I remember my mother, sitting in a training meeting for adult tutors, listening to one of the district's most clueless and inept administrators explain that here was some training they would need about how to deal with students because they were "only mothers." 

And I remember the number of times I was told, as a teacher, to just find a way to move the kid on ahead, somehow. And my colleague who didn't worry about the students in the low class because "what's the point."

I attended my granddaughter's kindergarten graduation from her private Christian school, and I was struck by just how solicitous of the parents they were, how connected they were.

This is what public schools have to learn. There are parents out there who want a connection with the people to whom they've entrusted their child, who want to feel confident that their child, whatever her struggles and challenges, is seen and supported and not simply an anonymous cog in an institutional machine. 

Yes, we sort of already know this, but we can only do so much with what we've got. Yes, this isn't entirely on schools-- there are parents who are checked out and absent and, in a non-zero number of cases, dangerously toxic. Yes, there are mountains of teachers who are fighting this same fight against institutional machinery from the inside of the machine. I taught high school students; a big year at open house was three or four parents out of 150. 

And yes, after the past several years of being called groomers and pedos and marxist indoctrinators on the daily, many teachers are not sure what to expect (or fear) when they see a parent headed for them. Yes, school districts are largely run and staffed by people who were good at Doing School and so reflexively value that ability over others.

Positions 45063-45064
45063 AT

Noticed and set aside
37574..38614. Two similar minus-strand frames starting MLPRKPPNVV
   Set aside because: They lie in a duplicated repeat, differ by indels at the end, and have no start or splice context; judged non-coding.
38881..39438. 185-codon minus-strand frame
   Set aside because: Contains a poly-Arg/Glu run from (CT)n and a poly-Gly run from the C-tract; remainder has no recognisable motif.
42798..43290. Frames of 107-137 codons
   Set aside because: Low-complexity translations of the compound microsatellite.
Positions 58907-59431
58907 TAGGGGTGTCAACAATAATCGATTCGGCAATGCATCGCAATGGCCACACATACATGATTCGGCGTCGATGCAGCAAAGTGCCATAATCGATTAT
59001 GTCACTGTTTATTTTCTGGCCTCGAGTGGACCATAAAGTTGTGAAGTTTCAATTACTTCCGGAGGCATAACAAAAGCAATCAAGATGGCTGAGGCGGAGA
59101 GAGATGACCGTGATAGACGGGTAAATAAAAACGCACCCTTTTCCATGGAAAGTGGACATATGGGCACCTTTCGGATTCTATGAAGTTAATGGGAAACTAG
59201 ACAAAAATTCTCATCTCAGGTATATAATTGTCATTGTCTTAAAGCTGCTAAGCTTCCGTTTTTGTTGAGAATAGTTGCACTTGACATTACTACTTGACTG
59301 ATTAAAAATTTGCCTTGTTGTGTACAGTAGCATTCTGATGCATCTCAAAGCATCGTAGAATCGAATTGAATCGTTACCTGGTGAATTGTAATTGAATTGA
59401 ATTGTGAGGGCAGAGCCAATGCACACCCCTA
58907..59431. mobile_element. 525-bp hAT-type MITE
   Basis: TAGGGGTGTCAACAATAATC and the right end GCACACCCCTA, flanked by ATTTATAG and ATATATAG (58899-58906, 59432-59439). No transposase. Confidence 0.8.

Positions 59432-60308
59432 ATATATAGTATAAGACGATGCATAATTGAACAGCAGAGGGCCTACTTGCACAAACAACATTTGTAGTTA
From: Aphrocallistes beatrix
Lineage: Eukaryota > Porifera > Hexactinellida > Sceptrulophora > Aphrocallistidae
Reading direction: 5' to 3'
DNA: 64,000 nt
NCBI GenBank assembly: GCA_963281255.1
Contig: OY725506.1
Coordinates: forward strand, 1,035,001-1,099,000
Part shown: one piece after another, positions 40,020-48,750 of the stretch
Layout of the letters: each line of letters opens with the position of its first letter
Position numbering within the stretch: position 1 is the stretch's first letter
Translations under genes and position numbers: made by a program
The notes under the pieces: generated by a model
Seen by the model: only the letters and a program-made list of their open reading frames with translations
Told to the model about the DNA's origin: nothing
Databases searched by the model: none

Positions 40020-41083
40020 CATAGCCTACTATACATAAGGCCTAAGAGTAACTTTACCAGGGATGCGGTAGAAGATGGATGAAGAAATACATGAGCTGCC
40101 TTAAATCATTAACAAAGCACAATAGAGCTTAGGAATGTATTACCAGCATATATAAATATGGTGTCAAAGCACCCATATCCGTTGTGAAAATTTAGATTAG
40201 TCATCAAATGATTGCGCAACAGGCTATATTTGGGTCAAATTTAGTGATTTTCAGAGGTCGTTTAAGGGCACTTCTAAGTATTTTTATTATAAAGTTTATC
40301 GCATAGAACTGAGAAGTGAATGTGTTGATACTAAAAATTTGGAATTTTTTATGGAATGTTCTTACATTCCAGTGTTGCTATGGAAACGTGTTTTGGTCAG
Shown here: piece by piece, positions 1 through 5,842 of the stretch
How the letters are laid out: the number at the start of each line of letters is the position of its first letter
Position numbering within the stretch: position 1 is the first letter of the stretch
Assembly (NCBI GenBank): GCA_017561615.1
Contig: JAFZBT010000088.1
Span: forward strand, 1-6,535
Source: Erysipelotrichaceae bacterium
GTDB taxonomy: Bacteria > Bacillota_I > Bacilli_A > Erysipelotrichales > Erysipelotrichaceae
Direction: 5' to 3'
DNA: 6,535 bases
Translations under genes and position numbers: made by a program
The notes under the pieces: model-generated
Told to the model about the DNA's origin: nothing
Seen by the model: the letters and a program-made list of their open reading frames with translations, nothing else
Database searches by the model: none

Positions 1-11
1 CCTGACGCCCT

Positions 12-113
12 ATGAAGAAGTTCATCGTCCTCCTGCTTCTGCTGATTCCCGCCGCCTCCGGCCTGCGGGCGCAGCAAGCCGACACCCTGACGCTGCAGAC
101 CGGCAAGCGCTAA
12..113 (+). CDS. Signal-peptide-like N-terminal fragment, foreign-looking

And double yes, the past couple of decades of reformsterism has ramped up the incentives and requirements for school districts to become more machine-like and institutional, to become upside down schools that are more concerned about what students will do for the district ("Get those test scores up, kid") than what the district can do for the student.

In short (okay, not so short), there are all sorts of things that are true at the same time, all sorts of factors converging on schools and parents in a complicated, often ugly mess. 

But it is still worth remembering that tucked in among the astro-turf and professional activists bent on privatizing education is a number (a number that varies from district to district depending, in part, on how well your district already functions) of parents who want to be seen and heard and who want their children to be seen and heard and valued and cared for and supported through whatever struggles they may have. 

Public education would gain nothing from a stance of "the customer is always right," and an administrator who always says yes to parents on the phone so that the parents will shut up and go away is not doing anyone favors. 

But there can be no doubt that some public schools could do a far better job of seeing and hearing the families they serve, even if that means difficult conversations. It should be a value set and pursued by administration, including the institutional support of teachers doing their best to pursue those values. 

Would doing better end the attacks from the various privatizer groups? No, not a bit. But it would make life better for some students and their families, and it would bring schools more in line with what their mission is supposed to be.